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My feet don’t like shoes

I was born at the end of a rainbow.

Okay, not exactly. As far as I know, there were no leprechauns or pots of gold present for my birth. But Palau is called – in affectionate marketing terms – The Rainbow’s End. Google one image and you’ll see why.

I have my free spirit chef parents to thank for my unconventional childhood, growing up in tropical places most people had never heard of – Palau and Yap for my first 13 years – and experiencing an alternative to the “normal” our extended Canadian family lived, the “normal” many might say I missed out on.

My “normal” has been a series of contrasts and odd juxtapositions by virtue of the countries in which I grew up. I didn’t see snow till I was 17, but I’d already lived through a couple of typhoons. I didn’t know how to use a subway token when I left home for college, but I’d already traveled on an airplane alone. I grew up without cable TV, McDonald’s, or shopping malls, and instead had books, homecooked meals, and Amazon orders. I could barely say my name in French – I know, what a bad Canadian – but could understand my classmates speaking Palauan and would sing along to their country’s national anthem. Toys didn’t last long in my “normal” – the metal ones always rusted in the humidity and the plastic ones always went brittle in the heat; the film inside VHS tapes always went mouldy eventually. On rare vacations back to the motherland – my mother’s land – I would marvel at my aunt and uncle’s crawlspace in British Columbia, because basements didn’t exist in my world, and I longed to have an attic bedroom, because what could be cooler than that? I never liked fresh milk ’cause I grew up with UHT, and I could never quite process how people in Canada could leave candy on a cupboard shelf, instead of in the fridge, and somehow it would never melt or be swarmed by ants.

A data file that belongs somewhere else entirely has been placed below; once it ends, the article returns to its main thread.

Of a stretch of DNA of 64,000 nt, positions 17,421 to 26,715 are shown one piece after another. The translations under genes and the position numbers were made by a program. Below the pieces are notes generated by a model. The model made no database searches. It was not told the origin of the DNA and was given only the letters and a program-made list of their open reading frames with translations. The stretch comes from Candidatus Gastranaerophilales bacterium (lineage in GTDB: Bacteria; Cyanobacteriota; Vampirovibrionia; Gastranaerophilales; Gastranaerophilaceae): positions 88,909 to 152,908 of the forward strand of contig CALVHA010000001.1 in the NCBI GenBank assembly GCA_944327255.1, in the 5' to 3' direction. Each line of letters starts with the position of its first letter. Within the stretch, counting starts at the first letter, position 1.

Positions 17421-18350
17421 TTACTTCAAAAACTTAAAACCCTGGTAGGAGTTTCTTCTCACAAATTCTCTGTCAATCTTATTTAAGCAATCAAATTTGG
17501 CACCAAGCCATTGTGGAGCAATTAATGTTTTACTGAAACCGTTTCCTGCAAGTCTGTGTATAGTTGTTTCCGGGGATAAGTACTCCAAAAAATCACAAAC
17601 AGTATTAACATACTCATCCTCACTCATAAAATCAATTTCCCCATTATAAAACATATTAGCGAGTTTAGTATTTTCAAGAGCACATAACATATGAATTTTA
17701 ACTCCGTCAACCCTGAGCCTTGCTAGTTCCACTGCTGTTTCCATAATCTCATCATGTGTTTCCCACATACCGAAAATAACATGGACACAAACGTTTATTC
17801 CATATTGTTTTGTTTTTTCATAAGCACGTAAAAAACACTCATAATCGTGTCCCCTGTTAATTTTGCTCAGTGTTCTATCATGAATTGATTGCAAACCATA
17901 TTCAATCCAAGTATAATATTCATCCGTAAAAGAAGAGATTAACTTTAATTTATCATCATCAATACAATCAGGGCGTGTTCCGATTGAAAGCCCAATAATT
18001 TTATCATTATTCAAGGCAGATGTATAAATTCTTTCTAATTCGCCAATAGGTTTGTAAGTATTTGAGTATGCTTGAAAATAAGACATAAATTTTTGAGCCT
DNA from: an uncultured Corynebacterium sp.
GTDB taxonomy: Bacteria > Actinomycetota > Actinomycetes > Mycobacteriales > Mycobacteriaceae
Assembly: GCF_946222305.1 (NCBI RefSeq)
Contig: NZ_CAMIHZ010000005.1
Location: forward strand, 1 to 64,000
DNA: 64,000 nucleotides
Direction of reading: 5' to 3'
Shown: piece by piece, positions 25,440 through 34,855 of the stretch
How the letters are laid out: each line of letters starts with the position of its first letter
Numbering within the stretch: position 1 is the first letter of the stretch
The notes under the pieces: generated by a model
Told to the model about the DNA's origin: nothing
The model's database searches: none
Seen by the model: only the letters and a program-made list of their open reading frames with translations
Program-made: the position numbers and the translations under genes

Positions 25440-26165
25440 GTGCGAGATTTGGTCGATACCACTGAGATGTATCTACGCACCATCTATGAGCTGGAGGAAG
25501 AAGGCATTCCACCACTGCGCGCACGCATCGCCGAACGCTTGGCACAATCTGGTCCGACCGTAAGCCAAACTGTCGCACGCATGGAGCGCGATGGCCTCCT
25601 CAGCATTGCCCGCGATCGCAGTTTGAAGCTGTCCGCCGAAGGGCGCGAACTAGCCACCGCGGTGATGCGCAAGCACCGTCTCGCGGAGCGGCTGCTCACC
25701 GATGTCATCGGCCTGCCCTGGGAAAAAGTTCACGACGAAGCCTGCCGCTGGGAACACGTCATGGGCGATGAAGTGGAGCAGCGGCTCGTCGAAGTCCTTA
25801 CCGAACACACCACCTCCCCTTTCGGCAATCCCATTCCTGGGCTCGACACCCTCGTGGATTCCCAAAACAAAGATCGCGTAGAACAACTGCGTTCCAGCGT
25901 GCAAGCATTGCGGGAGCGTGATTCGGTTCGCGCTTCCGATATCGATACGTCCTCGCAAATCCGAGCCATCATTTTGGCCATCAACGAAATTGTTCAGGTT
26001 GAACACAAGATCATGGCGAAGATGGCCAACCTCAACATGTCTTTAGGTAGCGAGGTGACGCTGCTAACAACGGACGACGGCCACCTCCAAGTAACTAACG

And shoes. I didn’t grow up wearing a lot of shoes. Barefoot was my default, and flip-flops my go-to shoe, when shoes were required; real shoes were an inconvenience. And socks? Forget it. They just meant an instant, sweltering heat that made your skin crawl with itchy tightness. No, socks and closed-toe shoes were reserved for the dreaded days when the school said they were a must, or the not-at-all-dreaded days when travel was going to happen, because airports + airplanes = socks and shoes.

Sarah Munn_Yap_1997.jpg
My Kindergarten graduation in Yap, at about age 6 – flip-flops in all their easy, breezy glory.

Now, flip-flops, flip-flops were where it was at! You had your everyday flip-flops, usually a solid colour like red or green, for school, and a fancier pair, maybe with rafia or beads that Mum probably ordered from Newport News, for going out, and then as a backup, a stiff pair in a garish neon or stripe that you never liked but Mum kept around just in case the rubber strap on your everyday pair busted.

To this day, my feet don’t like shoes. They fight to fit into them and are almost never comfortable when they do. They scream for air to breathe and beg for room to stretch. They stick out their little toes to protest being confined, and when they really want to battle, they have a brigade of sweat, odour, calluses, and blisters standing ready at the front lines. On particularly angry days, they’ll bring out the big guns – ingrown toenails.

My feet never let me forget this cold country isn’t where they were born, but my soul overrides their desire to run back to the sand. So we compromise on the shoes and wear them only when necessary, stripping off all traces as soon as we can. I’ve journeyed from sand to snow and back again, and now I’m doing it once more. Snow is going to be my home, but there will always be sand between my toes.